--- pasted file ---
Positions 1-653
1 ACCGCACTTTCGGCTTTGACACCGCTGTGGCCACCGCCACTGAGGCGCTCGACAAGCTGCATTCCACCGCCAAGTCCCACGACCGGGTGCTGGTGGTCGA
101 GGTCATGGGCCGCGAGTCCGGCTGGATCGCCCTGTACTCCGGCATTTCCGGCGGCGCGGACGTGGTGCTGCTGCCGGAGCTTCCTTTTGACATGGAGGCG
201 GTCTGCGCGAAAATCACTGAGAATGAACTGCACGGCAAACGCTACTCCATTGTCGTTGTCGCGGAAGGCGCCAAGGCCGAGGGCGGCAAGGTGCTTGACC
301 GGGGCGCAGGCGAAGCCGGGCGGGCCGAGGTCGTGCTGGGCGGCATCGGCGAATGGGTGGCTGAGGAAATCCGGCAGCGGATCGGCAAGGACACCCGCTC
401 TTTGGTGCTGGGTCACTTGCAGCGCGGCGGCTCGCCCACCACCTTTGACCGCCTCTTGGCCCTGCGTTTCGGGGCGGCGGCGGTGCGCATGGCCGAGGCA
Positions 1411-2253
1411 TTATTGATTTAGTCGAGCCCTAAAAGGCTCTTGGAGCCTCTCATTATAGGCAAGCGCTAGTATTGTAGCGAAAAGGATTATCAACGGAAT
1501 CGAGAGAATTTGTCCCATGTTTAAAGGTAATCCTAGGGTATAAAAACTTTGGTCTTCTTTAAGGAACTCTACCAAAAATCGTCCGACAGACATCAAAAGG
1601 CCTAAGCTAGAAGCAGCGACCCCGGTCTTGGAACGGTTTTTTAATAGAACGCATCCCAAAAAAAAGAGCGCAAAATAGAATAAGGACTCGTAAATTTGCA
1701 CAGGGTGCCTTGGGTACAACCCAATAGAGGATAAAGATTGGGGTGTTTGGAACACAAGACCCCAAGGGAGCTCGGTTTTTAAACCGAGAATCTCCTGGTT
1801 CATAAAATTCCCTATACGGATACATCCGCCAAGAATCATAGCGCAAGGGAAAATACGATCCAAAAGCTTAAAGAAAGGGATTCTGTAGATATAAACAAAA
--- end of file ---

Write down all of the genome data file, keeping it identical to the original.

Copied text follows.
Positions 1-653
1 ACCGCACTTTCGGCTTTGACACCGCTGTGGCCACCGCCACTGAGGCGCTCGACAAGCTGCATTCCACCGCCAAGTCCCACGACCGGGTGCTGGTGGTCGA
101 GGTCATGGGCCGCGAGTCCGGCTGGATCGCCCTGTACTCCGGCATTTCCGGCGGCGCGGACGTGGTGCTGCTGCCGGAGCTTCCTTTTGACATGGAGGCG
201 GTCTGCGCGAAAATCACTGAGAATGAACTGCACGGCAAACGCTACTCCATTGTCGTTGTCGCGGAAGGCGCCAAGGCCGAGGGCGGCAAGGTGCTTGACC
301 GGGGCGCAGGCGAAGCCGGGCGGGCCGAGGTCGTGCTGGGCGGCATCGGCGAATGGGTGGCTGAGGAAATCCGGCAGCGGATCGGCAAGGACACCCGCTC
401 TTTGGTGCTGGGTCACTTGCAGCGCGGCGGCTCGCCCACCACCTTTGACCGCCTCTTGGCCCTGCGTTTCGGGGCGGCGGCGGTGCGCATGGCCGAGGCA
Positions 1411-2253
1411 TTATTGATTTAGTCGAGCCCTAAAAGGCTCTTGGAGCCTCTCATTATAGGCAAGCGCTAGTATTGTAGCGAAAAGGATTATCAACGGAAT
1501 CGAGAGAATTTGTCCCATGTTTAAAGGTAATCCTAGGGTATAAAAACTTTGGTCTTCTTTAAGGAACTCTACCAAAAATCGTCCGACAGACATCAAAAGG
1601 CCTAAGCTAGAAGCAGCGACCCCGGTCTTGGAACGGTTTTTTAATAGAACGCATCCCAAAAAAAAGAGCGCAAAATAGAATAAGGACTCGTAAATTTGCA
1701 CAGGGTGCCTTGGGTACAACCCAATAGAGGATAAAGATTGGGGTGTTTGGAACACAAGACCCCAAGGGAGCTCGGTTTTTAAACCGAGAATCTCCTGGTT
1801 CATAAAATTCCCTATACGGATACATCCGCCAAGAATCATAGCGCAAGGGAAAATACGATCCAAAAGCTTAAAGAAAGGGATTCTGTAGATATAAACAAAA